Comparing the current political environment to the one that existed during 1977, Nationalist Congress Party (NCP) chief Sharad Pawar said a united opposition, just like 40 years ago, can take on the might of a single party.
“In 1977, the downfall of one party started, and at one point, the government collapsed. A similar situation can be a possibility now if the opposition comes together,” Sharad Pawar told media persons in Mumbai.
The ruling Congress lost general election in 1977, held just after the removal of nearly two-year-long Emergency. Morarji Desai-led coalition won that election and remained in power until 1980.
Pawar indicated that he would be happy to play a key role in uniting the opposition parties at the national level against the BJP.
“Those who are against the BJP and believe in democracy and equal rights should seriously consider coming together. I would be glad to join the process of bringing the Opposition leaders together on one platform,” he said.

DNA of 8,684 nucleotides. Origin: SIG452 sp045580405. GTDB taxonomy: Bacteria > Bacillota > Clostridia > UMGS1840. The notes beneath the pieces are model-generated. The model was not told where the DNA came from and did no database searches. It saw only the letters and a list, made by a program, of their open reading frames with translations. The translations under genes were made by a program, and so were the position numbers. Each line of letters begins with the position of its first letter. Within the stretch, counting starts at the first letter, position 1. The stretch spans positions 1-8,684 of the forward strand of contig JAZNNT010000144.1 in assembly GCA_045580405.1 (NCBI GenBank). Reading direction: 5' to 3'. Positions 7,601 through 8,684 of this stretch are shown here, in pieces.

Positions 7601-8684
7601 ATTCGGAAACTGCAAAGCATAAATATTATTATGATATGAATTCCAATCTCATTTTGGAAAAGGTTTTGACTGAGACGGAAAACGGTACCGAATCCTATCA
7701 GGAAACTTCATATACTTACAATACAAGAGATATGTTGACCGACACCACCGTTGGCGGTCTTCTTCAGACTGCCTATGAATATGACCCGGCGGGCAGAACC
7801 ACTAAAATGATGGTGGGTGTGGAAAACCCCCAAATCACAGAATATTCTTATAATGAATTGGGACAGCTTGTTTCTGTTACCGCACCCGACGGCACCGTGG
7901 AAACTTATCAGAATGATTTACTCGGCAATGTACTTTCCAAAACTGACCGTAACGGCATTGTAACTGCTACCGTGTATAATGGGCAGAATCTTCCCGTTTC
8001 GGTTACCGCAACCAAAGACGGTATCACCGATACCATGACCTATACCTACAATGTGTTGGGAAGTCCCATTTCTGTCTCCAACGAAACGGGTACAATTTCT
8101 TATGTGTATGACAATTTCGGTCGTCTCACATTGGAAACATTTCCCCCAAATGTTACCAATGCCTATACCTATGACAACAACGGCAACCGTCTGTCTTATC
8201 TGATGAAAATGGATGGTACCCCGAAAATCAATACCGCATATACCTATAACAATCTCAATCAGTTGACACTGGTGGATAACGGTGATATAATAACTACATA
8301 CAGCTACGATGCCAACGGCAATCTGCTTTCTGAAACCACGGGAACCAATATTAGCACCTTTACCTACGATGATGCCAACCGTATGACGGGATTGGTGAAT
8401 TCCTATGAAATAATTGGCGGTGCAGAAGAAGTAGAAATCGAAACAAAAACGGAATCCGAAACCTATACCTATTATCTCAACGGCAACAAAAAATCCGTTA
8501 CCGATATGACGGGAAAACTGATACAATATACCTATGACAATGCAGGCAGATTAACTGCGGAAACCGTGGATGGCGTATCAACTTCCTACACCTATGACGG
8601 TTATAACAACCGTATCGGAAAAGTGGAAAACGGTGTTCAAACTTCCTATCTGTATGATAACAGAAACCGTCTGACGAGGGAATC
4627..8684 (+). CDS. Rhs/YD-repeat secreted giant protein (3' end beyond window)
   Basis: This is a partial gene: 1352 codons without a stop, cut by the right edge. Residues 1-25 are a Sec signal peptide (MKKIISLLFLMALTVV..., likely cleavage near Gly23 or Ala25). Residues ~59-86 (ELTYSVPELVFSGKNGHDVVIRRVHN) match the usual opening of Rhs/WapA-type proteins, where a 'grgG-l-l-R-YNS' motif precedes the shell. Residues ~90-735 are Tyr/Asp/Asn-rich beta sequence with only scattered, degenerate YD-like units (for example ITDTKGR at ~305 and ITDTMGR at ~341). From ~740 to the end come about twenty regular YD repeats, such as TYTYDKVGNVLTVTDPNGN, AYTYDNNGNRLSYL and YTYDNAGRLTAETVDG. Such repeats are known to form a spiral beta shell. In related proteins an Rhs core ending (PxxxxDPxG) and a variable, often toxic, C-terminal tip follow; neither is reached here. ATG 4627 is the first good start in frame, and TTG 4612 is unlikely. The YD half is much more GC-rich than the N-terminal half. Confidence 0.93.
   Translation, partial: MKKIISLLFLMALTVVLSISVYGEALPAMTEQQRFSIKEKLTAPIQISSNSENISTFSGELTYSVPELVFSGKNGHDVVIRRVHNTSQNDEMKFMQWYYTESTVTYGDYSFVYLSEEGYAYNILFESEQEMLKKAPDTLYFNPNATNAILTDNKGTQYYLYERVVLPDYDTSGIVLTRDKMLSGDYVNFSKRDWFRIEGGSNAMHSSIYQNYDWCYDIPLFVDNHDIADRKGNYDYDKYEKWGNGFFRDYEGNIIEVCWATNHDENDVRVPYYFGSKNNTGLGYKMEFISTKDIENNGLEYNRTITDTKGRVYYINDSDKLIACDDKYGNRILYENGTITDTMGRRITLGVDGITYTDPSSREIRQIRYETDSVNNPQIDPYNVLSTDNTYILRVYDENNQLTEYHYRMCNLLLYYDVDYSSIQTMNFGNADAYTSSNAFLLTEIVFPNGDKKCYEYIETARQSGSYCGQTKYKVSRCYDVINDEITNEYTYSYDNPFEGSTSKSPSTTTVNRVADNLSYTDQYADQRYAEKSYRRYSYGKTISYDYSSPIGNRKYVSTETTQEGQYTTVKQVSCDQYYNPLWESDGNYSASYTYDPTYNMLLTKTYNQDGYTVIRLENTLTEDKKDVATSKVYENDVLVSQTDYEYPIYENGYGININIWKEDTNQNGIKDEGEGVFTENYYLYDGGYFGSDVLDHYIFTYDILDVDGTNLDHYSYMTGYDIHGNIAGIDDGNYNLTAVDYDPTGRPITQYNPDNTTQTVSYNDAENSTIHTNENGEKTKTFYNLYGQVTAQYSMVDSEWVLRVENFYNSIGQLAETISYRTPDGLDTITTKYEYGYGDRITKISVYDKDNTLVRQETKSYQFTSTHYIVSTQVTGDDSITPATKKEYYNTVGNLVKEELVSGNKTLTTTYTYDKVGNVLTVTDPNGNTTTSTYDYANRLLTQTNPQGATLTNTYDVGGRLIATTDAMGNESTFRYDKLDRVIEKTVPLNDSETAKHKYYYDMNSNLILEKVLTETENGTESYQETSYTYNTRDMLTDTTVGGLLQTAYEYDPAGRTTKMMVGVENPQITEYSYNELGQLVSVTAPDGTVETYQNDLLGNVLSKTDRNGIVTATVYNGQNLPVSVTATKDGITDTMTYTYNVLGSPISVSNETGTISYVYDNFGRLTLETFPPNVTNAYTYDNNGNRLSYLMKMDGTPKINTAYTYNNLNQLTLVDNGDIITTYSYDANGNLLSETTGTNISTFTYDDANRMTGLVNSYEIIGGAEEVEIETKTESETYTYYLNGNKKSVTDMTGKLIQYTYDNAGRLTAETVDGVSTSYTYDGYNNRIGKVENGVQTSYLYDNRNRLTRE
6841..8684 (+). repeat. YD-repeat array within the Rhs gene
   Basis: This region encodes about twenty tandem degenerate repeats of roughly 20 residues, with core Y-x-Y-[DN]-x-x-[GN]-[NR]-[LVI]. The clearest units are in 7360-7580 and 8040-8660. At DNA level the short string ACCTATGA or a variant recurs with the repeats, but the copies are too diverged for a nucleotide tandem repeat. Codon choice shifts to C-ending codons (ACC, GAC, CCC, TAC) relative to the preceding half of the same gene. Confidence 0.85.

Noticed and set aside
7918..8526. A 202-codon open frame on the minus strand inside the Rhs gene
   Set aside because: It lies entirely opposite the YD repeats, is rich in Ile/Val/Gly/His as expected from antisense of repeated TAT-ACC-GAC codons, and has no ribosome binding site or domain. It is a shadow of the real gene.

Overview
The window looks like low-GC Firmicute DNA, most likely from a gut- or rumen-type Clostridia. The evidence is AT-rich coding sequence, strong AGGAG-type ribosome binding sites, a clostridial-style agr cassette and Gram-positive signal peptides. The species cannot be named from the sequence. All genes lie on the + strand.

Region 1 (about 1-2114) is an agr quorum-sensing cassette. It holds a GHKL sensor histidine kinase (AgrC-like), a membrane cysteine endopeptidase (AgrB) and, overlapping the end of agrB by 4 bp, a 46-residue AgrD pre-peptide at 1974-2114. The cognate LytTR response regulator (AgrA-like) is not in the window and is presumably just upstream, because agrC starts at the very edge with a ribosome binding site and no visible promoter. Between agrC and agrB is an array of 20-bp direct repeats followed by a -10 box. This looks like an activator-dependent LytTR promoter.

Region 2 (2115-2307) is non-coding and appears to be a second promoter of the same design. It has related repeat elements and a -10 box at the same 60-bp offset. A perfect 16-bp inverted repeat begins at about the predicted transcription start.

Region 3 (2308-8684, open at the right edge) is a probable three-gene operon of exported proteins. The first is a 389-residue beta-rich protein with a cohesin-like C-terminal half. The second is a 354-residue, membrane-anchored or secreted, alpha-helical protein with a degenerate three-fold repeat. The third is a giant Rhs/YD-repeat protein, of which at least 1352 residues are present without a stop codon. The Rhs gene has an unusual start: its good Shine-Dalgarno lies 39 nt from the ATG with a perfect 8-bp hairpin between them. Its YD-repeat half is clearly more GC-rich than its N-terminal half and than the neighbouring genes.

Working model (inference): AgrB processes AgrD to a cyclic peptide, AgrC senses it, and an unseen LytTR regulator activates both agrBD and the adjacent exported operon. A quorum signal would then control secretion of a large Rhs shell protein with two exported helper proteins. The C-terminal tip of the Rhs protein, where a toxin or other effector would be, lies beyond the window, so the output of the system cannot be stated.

The NCP supremo’s comments came days after the BJP lost bye-elections in Kairana and Noorpur seats in Uttar Pradesh.
The Lok Sabha Kairana seat was won by Rashtriya Lok Dal’s candidate, Tabassum Hasan, supported by the joint opposition, while Noorpur assembly seat was taken away by the Samajwadi Party.
The opposition parties have already indicated its intention and displayed strength when the likes of Congress’ Rahul Gandhi, SP’s Akhilesh Yadav, and Trinamool Congress’ Mamata Banerjee among others came together for the swearing-in of Janata Dal (Secular) leader H.D. Kumaraswamy in Karnataka last month.
Meanwhile, BJP’s decades-old ally in Maharashtra, Shiv Sena, has also turned against it. In the recent past, several Sena leaders have criticised BJP’s policies and leadership. Even Sena supremo Uddhav Thackeray has repeatedly slammed the BJP in recent times.
Earlier this week, Sena MP Sanjay Raut went to the extent of stating that the country may prefer a Congress-JD(U) alliance over Prime Minister Narendra Modi and BJP President Amit Shah, a clear indicator of the party’s changing loyalties.